- - Tuesday, March 1, 2016

(1) Coalition of 400 companies fight Georgia’s proposed ‘religious liberty’ bill

(2) Commenting on Super Tuesday voting, David French of National Review says that “America is facing its Romans 1 moment“:

America is facing its Romans 1 moment. Claiming to be wise, we are becoming fools. Millions of Americans admire Trump not because he is good but merely because he is “strong” or he’ll “kick ass” (to quote one Trump supporter I talked to last week). But here are some words the Apostle Paul used to describe the citizens of a godless age: “insolent,” “haughty,” “boastful,” “faithless,” “heartless,” and “ruthless.” These words read like a Trump personality profile. Moreover, the great sins of that age included not just indulging in those vices but also “giving approval to those who practice them.”

(3) Why exit pollsters desperately need to get religion, by Brian Kaylor (Washington Post)

With the presidential votes rolling in, it is time for an altar call moment for exit pollsters: there are more religion angles than just conservative white evangelicals.

As a Baptist minister with a doctorate in political communication and a book on religious rhetoric in presidential campaigns, I find the treatment of religion in exit polls woefully lacking. In Iowa, New Hampshire, South Carolina and Nevada, there were a total of just two different religious questions for Republican voters. For Democrats, there were no questions on religion in the first three states!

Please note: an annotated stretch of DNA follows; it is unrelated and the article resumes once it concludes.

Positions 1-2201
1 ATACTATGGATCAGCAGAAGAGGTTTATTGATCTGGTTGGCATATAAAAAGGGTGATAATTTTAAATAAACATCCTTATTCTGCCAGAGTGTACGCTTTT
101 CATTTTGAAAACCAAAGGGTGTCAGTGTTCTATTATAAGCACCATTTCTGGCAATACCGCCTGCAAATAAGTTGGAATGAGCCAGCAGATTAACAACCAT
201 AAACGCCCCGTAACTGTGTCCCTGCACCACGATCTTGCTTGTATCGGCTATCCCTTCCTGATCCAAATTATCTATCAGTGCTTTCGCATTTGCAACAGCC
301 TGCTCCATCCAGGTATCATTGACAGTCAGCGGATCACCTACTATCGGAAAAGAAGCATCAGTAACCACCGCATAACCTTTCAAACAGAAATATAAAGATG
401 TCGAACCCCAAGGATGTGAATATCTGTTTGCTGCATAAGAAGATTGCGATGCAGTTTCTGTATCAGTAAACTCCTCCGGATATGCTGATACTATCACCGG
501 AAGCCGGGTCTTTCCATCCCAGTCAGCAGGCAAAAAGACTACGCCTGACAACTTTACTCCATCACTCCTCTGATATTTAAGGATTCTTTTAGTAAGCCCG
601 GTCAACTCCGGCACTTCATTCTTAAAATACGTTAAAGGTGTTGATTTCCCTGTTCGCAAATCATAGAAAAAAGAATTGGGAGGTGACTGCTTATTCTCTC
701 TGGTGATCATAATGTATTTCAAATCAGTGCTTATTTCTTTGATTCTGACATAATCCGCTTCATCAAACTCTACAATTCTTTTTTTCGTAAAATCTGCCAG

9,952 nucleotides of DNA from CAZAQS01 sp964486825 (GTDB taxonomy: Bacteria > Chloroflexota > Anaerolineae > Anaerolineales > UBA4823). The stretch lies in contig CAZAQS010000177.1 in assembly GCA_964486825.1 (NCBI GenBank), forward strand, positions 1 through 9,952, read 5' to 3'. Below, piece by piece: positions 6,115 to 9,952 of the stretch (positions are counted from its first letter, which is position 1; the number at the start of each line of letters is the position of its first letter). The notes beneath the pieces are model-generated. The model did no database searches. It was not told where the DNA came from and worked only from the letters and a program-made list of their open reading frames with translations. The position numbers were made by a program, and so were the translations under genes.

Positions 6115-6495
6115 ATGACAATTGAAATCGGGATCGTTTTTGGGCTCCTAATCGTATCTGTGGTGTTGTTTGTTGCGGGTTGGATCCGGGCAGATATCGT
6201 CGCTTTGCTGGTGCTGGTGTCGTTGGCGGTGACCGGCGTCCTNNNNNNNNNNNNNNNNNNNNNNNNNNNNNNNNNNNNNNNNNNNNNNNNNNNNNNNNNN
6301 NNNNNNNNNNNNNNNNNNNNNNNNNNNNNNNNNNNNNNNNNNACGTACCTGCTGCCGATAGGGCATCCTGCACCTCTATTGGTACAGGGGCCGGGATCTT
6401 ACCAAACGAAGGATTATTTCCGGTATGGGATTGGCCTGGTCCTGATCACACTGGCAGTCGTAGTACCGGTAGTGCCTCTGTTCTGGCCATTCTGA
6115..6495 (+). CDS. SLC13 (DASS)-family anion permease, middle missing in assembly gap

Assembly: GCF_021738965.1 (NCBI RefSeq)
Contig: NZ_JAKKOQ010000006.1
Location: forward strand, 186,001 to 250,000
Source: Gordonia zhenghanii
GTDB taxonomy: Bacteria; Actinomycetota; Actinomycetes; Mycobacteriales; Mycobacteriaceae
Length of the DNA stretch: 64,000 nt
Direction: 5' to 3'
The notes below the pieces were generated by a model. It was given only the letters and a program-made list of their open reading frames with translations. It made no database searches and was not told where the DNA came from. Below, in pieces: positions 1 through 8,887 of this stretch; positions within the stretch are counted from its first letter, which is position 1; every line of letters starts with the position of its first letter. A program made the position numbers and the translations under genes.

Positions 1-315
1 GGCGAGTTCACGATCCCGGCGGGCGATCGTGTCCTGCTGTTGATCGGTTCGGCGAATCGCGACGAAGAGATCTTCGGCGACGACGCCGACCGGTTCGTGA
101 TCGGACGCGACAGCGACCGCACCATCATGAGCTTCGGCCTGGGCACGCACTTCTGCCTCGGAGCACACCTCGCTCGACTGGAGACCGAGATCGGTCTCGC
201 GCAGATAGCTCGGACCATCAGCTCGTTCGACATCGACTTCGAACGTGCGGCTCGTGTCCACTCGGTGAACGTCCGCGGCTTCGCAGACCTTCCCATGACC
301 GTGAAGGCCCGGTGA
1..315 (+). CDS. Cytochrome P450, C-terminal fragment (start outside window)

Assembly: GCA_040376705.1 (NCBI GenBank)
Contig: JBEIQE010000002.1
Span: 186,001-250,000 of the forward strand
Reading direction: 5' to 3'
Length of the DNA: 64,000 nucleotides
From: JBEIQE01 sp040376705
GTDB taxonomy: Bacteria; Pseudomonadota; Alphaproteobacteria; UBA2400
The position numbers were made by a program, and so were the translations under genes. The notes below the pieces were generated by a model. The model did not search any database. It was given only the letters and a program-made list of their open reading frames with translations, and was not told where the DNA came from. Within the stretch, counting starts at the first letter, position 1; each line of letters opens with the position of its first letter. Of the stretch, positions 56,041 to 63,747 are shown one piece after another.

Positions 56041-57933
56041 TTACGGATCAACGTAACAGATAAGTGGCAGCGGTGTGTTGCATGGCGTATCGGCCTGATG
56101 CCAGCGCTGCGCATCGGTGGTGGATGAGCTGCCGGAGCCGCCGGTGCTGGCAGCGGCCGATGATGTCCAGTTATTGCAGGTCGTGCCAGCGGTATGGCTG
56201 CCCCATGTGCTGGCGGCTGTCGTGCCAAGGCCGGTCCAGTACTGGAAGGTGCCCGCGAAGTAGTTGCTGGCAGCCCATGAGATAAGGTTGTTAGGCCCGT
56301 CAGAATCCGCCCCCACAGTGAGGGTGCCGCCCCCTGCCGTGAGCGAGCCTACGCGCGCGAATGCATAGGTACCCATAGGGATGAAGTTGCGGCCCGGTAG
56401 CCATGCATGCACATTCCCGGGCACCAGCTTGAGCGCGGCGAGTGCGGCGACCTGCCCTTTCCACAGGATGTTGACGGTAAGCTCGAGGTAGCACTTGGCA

(4) Meet the ‘Nones,’ the Democratic Party’s biggest faith constituency, by Michelle Boorstein (Washington Post)

At 23 percent of the U.S. population, this left-leaning group called “Nones” are the Democratic parallel to the GOP’s white evangelicals — except without organization, PACs, leadership and a clear agenda. They do, however, have one big expectation of political candidates: Be ethical, and go light on the God talk.

(5) A closer look at religion in the Super Tuesday states (Pew Research)

Religious groups rarely vote as a fully unified bloc. For instance, in the South Carolina Republican primary, white evangelical Christian voters were split among those who voted for Donald Trump (34 percent), Ted Cruz (26 percent), Marco Rubio (21 percent) and others, according to exit polls.

But looking at the religious makeup of individual states, and at each party’s potential voters within a particular state, can still help in understanding the electoral landscape. Indeed, as voters for one or both parties in 12 states prepare to cast ballots or caucus on March 1 – Super Tuesday – we looked at data from Pew Research Center’s 2014 Religious Landscape Study to help shed light on who might vote and their potential motivations.

(6) 8 Charts on Which Evangelicals Will (and Won’t) Vote Trump on Super Tuesday (Christianity Today)

(7)  Jennifer Garner Reveals Why She Takes Her Kids To Church Every Week


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